I have done my fair share of experimentation and yes, I am a fan of psychedelic experiences. Ketamine has been known to have psychedelic properties, but those properties are minuscule in comparison to the characteristics of its anesthetic components. Drug experimentation in the music scene is not an uncommon factor and, for the most part, drug usage has been done for the pursuit of elevating the sound and encouraging unity amongst the patrons. Ketamine on the other hand, encourages your own private world while simultaneously bringing down the vibe of everyone else’s. Your mind and body are separated in a state that leaves you uncoordinated and unable interact with your surroundings. That doesn't seem to promote unity at all.

I can see this being an experience for home or at a house party, where you have somewhere comfortable to lay down and you're surrounded by people who are aware of your existence. At a club or a rave, you're not only surrounded by strangers who don’t know you, but also by people immersed in the dance. If something was to happen to you while your buddies were bouncing around and you were slumped against the wall, who would know? How long would it take for someone to realize something was wrong?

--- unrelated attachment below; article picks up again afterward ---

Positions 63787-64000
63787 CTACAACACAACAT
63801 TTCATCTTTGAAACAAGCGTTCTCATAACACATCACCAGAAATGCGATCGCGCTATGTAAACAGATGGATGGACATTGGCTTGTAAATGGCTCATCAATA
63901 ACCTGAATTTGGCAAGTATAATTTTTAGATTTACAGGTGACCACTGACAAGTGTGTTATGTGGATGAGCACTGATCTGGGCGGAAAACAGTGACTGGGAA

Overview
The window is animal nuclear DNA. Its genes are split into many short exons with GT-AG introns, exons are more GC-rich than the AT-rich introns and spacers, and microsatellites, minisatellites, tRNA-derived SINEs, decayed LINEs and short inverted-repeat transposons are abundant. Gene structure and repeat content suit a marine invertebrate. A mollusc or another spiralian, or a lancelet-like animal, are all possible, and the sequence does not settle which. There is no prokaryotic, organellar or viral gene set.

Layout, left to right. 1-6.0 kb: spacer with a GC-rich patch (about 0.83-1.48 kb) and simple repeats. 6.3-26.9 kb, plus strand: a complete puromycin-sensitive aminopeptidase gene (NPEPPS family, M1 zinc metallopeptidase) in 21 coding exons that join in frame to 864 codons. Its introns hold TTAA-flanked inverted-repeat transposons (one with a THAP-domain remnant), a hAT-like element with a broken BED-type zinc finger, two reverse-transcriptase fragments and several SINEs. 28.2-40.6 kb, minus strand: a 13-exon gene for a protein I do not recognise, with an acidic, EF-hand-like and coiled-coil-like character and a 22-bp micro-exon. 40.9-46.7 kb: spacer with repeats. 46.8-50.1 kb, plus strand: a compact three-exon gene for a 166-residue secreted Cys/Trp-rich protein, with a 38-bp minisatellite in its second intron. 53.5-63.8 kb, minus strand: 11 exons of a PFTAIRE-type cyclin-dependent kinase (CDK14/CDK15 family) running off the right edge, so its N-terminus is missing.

Armstrong ends his article with the following, “I’ll end on a poignant quote I read recently from a seasoned disco queen on the subject which highlights how far the ketamine epidemic has spread: ‘If you like your world in slow-motion and want to become one with the wall then save it for the after party, don’t stand there bog-eyed and get in my way while I’m Vogueing.’”[5]

Musical events are places for fun and connection. Smiles and laughter would fill the room that's also filled with great music, elevating your sense of everything around you. Now, the only thing to look forward to is the ever-increasing space over time as everyone slumps off to the side. Those who witnesses this just either stands in shock or worry, unsure if the appropriate thing to do is to call a paramedic.

In no way does Ketamine encourage a healthy musical environment and neither does it help in advocating the music culture to outsiders. If you want my advice and if you didn't get it by now, take your K and get off the dancefloor, it has no business being there.

[1] http://sabotagetimes.com/music/dancefloors-against-ketamine

[2] https://www.erowid.org/chemicals/ketamine/ketamine_basics.shtml

[3] http://www.tripproject.ca/trip/?q=node/14

[4] http://knowledgex.camh.net/amhspecialists/resources_families/Documents/ketamine_dyk.pdf

[5] http://sabotagetimes.com/music/dancefloors-against-ketamine

[6] http://www.cesar.umd.edu/cesar/drugs/ketamine.asp